With so many talented classical musicians being unrepresented, Aishwarya Natarajan, of Indianuance, says that entrepreneurial opportunities in this field are plenty.

By winning the British Council's Young Creative Entrepreneur Music Award 2011, Aishwarya Natarajan, owner of Indianuance, becomes the first woman and first Indian classical music entrepreneur to win it. Indianuance is an artist management and concert-programming outfit that is dedicated to Indian classical music.

When asked how she feels about it, she said “Honestly, I didn't know I was the first woman to win the award until I saw it on one of the write-ups. It's an incredible feeling and I'm still getting used to it. Keeping the woman and the Classical music entrepreneur bit aside, I'm just happy to be one of the people who identified the need gap in the business and the tremendous potential it poses. I'm happy to have taken the initiative and been recognised for it.”

Opportunities abound

Winning something like this is almost like winning an Oscar in your field. Apart from congratulations, have you seen a sudden rush of offers and opportunities come your way?

She responds, “Whether it's phone calls, e-mails or people just sending in congratulatory messages. Earlier I had to talk about my work, but now people already know about it. In fact, a few artists that I had spoken to earlier have now gotten in touch with me, to find out if we can work together. There's nothing like being part of this growing community of young entrepreneurs.”

“Whether in my line of business or not, with the sort of opportunities and networks such an award open up for you, you never know what new idea and what person can lead you onto something bigger and interesting. The backing the British Council name gives you is great. There is nothing like recognition for your work and the faith people show in it. It is bound to bring in business, create networks and open up new avenues. It gives you more credibility and has been a benefit to me.”

Take off

Talking about her journey that led to that conception of Indianuance, Natarajan explains, “About four-and-a-half years ago, when I was working with artists like Shiv Kumar Sharma and Hari Prasad Chaursia on some projects, I realised with time and association that the concept of a professional manager was almost non-existent in their field.”

“There were various reasons for this, most importantly being that working with classical musicians requires a very different sensibility which is not something any manager can do. And most of the old time musicians have faced a lot of difficulty and struggle to establish themselves. Theirs is also a very different cultural mindset. I then set out to slowly understand this and find out if entering this line was a workable possibility. Working on various other genres of music where ‘artist management' was an integral part, helped me understand the nuances of this business better.”

She adds, “I never perceived myself as an entrepreneur, but moving to Mumbai and meeting so many young professionals pursuing their dream, made me take the plunge. I bounced the idea off some artists and very slowly, over a period of time, built the idea into a cogent business model. It has not been easy and I don't think it will be, going forward. That's the challenge in any business. But the support musicians have shown has been immense and I think it's best when your work speaks for itself.”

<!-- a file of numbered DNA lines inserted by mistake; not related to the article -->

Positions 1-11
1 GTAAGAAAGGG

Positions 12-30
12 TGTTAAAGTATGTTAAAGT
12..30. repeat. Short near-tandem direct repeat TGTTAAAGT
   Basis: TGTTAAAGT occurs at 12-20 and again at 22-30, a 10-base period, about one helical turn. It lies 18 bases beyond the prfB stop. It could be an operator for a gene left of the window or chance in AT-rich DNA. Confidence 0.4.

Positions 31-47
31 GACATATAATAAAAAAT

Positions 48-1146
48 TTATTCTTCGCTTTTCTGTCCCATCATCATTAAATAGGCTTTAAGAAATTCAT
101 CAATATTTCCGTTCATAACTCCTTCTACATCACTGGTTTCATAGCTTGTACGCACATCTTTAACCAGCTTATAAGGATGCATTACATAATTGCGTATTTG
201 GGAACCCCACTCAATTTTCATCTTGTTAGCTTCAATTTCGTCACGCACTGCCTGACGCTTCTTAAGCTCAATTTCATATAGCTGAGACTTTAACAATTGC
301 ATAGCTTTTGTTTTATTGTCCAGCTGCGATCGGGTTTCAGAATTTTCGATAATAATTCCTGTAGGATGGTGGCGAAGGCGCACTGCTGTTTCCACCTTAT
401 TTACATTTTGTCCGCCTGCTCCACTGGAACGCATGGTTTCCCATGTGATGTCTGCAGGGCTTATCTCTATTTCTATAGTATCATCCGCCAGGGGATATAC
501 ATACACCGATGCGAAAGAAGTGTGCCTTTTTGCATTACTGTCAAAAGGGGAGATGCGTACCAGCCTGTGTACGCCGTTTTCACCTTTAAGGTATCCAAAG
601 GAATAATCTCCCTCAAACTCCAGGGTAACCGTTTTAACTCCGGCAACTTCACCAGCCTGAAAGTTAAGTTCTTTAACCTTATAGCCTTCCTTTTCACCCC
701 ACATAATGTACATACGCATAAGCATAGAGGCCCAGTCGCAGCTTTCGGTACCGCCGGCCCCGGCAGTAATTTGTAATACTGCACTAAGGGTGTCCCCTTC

“We are on the artist's side and that is something we have to maintain no matter how big we become. We don't exist without them. And we like to believe we have a lot to offer them.”

Aishwarya’s pick

Though there are just four artists on your roster, it speaks of class. Who are the performing Indian Classical musicians you dream to represent? Natarajan exclaims, “That's a tough question to answer. Yes, the quality of music we present through our musicians is very important. When you are driving a business on your own you ought to believe in it yourself before you can get others to, which is why we are very focused on classical music and its allied forms!” Further segregating, she describes “I would ideally like to have two categories of musicians to work with. One being the established musicians who are recognised for their music but who need professional management that can help them grow and focus on music, and the other being the smaller, slightly lesser known musicians who are known for their art, but need wider representation.”

“I have begun work with Shujaat Husain Khan, which is very exciting. I would love to work with Pt. Rajan and Sajan Mishra — their music is fantastic and I think they have a lot of potential to be seen as artists in larger venues.”

“I even want to work with U. Srinivas as he is doing so much for the cause of Carnatic music; his goal is to only play Carnatic music, irrespective of who he collaborates with. But it's really hard to pick musicians; there are so many great masters out there!”

The award

The Award was open to entrepreneurs between 25 and 35 years old, working with the music industry in India, across all fields (artist management, music development and management, music broadcasting, music retail, music journalism).

Aishwarya will now go on to the UK where British Council will make introductions between her and likeminded entrepreneurs in the UK music industry, creating the opportunity for new collaborative projects between the two countries. The aim of YCE is also to strengthen cultural the ties between the two countries and to learn from each other.


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